Yesterday, FCC chairman Tom Wheeler announced his support for strong network neutrality rules, by proposing to use the FCC’s strong legal authority found in Title II of the communications act.
As technology continues to advance at an exponential rate, the need for today’s enterprise to stay ahead of the digital curve is more vital than ever. Already, 2015 has begun to show us several new trends that are likely to emerge and ground themselves in our day to day lives. Here is a quick snapshot of 15 digital trends that are likely to become ubiquitous over the course of the year:
Net neutrality is another way of saying open Internet. Originally coined by a Columbia Law professor, Tim Wu, net neutrality is a decidedly unsexy term (comedian and talk show host John Oliver recently said “The only two words that promise more boredom in the English language are ‘featuring Sting.’) The concept behind the term, however, means a lot to those of us who cherish the Internet we know and use every day. The Internet where all users are free to choose what we view, share, create, and upload. Where businesses and apps can be built and widely marketed at a relatively low cost. The level playing field Internet that makes it possible for small startups to compete with giant corporations—that’s net neutrality.
Today, General Assembly submitted comments to the Federal Communications Commission (FCC) opposing discrimination and paid prioritization by Internet service providers. I am deeply concerned by the FCC’s proposed rules, and the repercussions they would have on our students and businesses like ours.
Under the FCC’s proposal, Internet service providers would be regulated by the FCC in the same way telephone companies are regulated. In practice, this means that Internet service providers could offer “paid prioritization” to customers with deep pockets. Pay more, and your content is delivered faster. Unfortunately, this type of discriminatory pricing would prevent many new entrepreneurial endeavors from ever getting off the ground. Without resources to pay Internet service providers for preferential treatment, many entrepreneurs won’t be able to compete.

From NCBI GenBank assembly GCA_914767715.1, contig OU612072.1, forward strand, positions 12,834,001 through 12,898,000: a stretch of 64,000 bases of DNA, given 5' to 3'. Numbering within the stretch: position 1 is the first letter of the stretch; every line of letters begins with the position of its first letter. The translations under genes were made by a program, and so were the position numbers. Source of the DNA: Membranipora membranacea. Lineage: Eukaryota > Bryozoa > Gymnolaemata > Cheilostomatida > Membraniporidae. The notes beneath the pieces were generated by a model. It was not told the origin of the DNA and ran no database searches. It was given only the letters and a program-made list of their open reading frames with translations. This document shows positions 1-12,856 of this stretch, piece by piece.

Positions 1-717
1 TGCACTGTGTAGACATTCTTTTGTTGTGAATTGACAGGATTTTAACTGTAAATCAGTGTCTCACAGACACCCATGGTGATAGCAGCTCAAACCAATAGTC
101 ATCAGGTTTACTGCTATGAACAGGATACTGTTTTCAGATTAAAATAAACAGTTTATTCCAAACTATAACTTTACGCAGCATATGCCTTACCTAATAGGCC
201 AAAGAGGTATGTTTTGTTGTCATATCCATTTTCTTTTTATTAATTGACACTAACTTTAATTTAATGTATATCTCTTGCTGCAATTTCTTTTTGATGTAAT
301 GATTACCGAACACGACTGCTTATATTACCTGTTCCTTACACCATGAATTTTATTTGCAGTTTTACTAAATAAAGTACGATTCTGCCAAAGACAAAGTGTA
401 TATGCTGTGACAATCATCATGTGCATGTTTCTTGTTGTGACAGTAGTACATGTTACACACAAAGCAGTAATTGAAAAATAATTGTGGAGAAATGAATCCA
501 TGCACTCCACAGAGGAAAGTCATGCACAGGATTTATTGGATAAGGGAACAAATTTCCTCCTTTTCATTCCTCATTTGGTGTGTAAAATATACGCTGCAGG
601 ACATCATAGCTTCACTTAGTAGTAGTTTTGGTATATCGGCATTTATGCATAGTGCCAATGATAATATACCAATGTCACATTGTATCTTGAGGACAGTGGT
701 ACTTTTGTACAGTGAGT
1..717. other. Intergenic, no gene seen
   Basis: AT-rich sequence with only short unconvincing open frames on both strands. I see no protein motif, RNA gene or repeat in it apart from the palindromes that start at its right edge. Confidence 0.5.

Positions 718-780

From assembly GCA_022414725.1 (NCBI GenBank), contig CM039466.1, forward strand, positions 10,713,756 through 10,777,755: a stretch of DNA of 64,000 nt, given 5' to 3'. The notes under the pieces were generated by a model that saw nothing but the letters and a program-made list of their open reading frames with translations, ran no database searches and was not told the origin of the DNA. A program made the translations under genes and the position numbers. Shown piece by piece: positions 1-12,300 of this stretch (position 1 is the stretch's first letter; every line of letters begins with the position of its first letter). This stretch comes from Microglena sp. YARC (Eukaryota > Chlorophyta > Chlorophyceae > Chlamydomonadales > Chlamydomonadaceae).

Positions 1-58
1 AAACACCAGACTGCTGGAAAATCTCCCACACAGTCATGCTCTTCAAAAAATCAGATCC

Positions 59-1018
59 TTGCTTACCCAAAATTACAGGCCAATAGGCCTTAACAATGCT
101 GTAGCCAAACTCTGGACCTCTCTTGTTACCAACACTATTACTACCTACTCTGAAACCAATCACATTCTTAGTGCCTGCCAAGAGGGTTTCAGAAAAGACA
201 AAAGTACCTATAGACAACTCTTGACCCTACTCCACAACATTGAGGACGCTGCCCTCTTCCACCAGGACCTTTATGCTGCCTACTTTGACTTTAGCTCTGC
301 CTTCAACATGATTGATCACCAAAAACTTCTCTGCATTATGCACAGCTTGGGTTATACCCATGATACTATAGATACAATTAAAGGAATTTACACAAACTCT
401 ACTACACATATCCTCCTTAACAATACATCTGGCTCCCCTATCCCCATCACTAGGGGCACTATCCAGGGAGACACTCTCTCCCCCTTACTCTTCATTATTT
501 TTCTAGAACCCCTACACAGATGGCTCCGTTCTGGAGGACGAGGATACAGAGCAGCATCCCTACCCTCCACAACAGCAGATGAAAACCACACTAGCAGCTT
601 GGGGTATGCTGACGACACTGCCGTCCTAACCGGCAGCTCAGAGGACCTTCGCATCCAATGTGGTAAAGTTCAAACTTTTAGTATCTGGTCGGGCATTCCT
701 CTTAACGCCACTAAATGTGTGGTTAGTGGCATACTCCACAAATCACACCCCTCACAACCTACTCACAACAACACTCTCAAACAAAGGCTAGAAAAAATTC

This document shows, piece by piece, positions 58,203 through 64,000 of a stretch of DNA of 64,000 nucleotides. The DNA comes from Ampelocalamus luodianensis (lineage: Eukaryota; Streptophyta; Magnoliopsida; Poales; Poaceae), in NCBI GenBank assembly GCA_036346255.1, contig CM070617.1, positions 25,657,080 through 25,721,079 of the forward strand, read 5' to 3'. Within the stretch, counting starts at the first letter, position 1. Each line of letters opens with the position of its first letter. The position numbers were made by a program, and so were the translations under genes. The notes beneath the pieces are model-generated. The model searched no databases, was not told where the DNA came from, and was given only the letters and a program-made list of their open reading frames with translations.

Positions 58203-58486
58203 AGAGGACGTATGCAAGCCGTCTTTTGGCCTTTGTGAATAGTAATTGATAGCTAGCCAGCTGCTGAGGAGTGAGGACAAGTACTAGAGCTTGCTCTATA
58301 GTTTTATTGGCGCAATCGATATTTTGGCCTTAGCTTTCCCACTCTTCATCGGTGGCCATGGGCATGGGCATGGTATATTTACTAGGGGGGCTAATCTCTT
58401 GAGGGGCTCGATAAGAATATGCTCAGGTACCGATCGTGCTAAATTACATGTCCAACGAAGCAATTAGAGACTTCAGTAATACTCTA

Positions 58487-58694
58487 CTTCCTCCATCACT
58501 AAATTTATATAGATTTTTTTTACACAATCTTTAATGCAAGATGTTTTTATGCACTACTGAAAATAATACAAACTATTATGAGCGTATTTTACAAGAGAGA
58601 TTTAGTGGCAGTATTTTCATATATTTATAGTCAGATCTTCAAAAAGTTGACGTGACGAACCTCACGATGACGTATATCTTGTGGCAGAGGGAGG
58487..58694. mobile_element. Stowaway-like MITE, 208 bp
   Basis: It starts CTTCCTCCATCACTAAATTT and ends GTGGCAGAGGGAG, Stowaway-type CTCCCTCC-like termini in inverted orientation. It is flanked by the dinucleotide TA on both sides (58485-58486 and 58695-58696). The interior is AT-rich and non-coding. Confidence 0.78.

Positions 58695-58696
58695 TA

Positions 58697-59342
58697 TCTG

When my co-founders and I started General Assembly in 2011, we quickly found ourselves competing with a host of online and offline incumbents, many with ample funds and an incentive to keep companies like General Assembly out of education. Had the FCC’s rules been in place at our founding, it would have been much more difficult for Brad, Matt, Adam and me to found and grow General Assembly. It’s hard enough to start a business and find resources for the important things – in our case building new and better courses for our students and supporting our graduates – without diverting funds to Internet service providers to enjoy service on par with well-funded competitors.
Moreover, many of our students are entrepreneurs and many more find employment at new entrepreneurial ventures after graduating from our courses. By privileging large and entrenched incumbents, this rule would have potentially disastrous effects on our students, discouraging entrepreneurial activity and limiting the creation of jobs in entrepreneurial ventures. I’m upset by the prospect of a rule that would make it much harder for our students to pursue the work they love, be it their own entrepreneurial venture, a job at a startup or anything else that requires an even playing field on the Internet.
The Internet has always been a place of openness and equality, a place where a blog can speak as loudly as an established news source, where one person with one idea can change the world. Discriminatory pricing practices threaten our students, our business and businesses like ours, the general public, and the economic well-being of our country. As co-founder and CEO of General Assembly, I urge the FCC not to play policy roulette with the lifeblood of entrepreneurship in this country.
– Jake Schwartz
July 1, 2014